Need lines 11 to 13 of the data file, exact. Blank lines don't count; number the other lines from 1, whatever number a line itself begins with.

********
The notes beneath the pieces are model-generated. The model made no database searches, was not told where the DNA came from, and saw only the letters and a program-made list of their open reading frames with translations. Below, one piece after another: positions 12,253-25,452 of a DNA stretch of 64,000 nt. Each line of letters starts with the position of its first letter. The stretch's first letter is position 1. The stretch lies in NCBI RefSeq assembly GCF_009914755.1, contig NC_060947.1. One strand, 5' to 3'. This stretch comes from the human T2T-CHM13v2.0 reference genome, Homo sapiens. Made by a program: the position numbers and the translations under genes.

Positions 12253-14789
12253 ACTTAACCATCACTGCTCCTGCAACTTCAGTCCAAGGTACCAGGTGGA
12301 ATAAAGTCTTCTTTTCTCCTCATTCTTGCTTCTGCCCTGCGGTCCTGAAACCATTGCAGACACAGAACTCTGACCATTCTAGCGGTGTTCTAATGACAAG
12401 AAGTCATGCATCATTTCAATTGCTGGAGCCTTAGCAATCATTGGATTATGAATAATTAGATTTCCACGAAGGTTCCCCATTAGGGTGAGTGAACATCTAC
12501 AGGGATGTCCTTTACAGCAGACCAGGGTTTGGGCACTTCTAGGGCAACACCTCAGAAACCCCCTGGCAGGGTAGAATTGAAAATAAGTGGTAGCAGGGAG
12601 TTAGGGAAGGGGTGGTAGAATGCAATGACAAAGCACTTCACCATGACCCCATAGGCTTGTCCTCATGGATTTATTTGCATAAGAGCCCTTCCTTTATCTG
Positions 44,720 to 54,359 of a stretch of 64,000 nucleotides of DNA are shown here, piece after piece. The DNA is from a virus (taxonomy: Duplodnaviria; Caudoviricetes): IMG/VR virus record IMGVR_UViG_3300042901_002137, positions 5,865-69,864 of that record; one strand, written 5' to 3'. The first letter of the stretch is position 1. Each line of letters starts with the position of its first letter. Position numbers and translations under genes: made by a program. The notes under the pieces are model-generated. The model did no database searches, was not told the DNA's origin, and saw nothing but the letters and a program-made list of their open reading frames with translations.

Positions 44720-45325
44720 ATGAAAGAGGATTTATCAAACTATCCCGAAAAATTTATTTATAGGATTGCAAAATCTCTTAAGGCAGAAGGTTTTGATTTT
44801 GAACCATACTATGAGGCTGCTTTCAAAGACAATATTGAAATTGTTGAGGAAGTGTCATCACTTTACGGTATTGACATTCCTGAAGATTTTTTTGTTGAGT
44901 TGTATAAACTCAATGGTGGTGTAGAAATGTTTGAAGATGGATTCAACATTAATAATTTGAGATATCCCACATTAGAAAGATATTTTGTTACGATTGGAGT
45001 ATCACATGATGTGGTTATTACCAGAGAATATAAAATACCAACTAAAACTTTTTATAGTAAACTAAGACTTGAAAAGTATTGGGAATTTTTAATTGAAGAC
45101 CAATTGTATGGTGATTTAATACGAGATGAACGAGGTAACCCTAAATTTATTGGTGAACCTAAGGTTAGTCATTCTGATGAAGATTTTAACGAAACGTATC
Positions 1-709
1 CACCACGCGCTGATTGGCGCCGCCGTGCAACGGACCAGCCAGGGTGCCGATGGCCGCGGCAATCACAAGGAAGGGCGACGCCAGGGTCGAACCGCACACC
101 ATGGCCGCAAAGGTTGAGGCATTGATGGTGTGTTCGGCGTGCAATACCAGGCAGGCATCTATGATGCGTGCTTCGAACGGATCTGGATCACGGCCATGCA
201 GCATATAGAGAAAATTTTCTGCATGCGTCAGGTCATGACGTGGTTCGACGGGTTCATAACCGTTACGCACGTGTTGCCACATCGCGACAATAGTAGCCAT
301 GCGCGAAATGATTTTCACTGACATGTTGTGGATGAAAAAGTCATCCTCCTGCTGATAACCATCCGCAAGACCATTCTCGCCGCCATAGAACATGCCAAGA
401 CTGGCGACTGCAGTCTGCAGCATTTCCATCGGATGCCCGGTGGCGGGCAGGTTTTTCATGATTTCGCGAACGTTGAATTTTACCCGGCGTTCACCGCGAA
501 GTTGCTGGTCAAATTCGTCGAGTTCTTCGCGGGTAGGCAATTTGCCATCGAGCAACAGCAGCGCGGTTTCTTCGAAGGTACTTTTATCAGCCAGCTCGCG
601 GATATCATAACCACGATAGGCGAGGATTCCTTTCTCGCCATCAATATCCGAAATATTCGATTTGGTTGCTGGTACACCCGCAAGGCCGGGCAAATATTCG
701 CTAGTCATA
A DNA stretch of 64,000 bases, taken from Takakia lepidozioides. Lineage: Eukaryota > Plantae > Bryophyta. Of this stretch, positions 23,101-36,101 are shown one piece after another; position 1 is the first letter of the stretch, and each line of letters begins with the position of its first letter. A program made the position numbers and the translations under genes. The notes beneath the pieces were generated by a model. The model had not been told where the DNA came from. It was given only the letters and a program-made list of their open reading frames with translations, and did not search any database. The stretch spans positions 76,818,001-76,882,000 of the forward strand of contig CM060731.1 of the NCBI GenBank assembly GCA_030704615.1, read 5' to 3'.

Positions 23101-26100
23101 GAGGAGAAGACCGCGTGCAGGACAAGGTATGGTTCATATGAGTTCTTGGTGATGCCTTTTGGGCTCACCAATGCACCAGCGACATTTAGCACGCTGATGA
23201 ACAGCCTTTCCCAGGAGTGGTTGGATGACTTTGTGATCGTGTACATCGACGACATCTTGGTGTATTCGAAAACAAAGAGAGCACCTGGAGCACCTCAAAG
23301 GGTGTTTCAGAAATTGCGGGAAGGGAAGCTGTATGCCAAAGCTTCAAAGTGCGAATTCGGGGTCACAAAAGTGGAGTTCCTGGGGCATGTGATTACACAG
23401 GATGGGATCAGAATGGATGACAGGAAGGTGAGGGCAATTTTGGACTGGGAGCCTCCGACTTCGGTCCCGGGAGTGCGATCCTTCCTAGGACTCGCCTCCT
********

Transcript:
44801 GAACCATACTATGAGGCTGCTTTCAAAGACAATATTGAAATTGTTGAGGAAGTGTCATCACTTTACGGTATTGACATTCCTGAAGATTTTTTTGTTGAGT
44901 TGTATAAACTCAATGGTGGTGTAGAAATGTTTGAAGATGGATTCAACATTAATAATTTGAGATATCCCACATTAGAAAGATATTTTGTTACGATTGGAGT
45001 ATCACATGATGTGGTTATTACCAGAGAATATAAAATACCAACTAAAACTTTTTATAGTAAACTAAGACTTGAAAAGTATTGGGAATTTTTAATTGAAGAC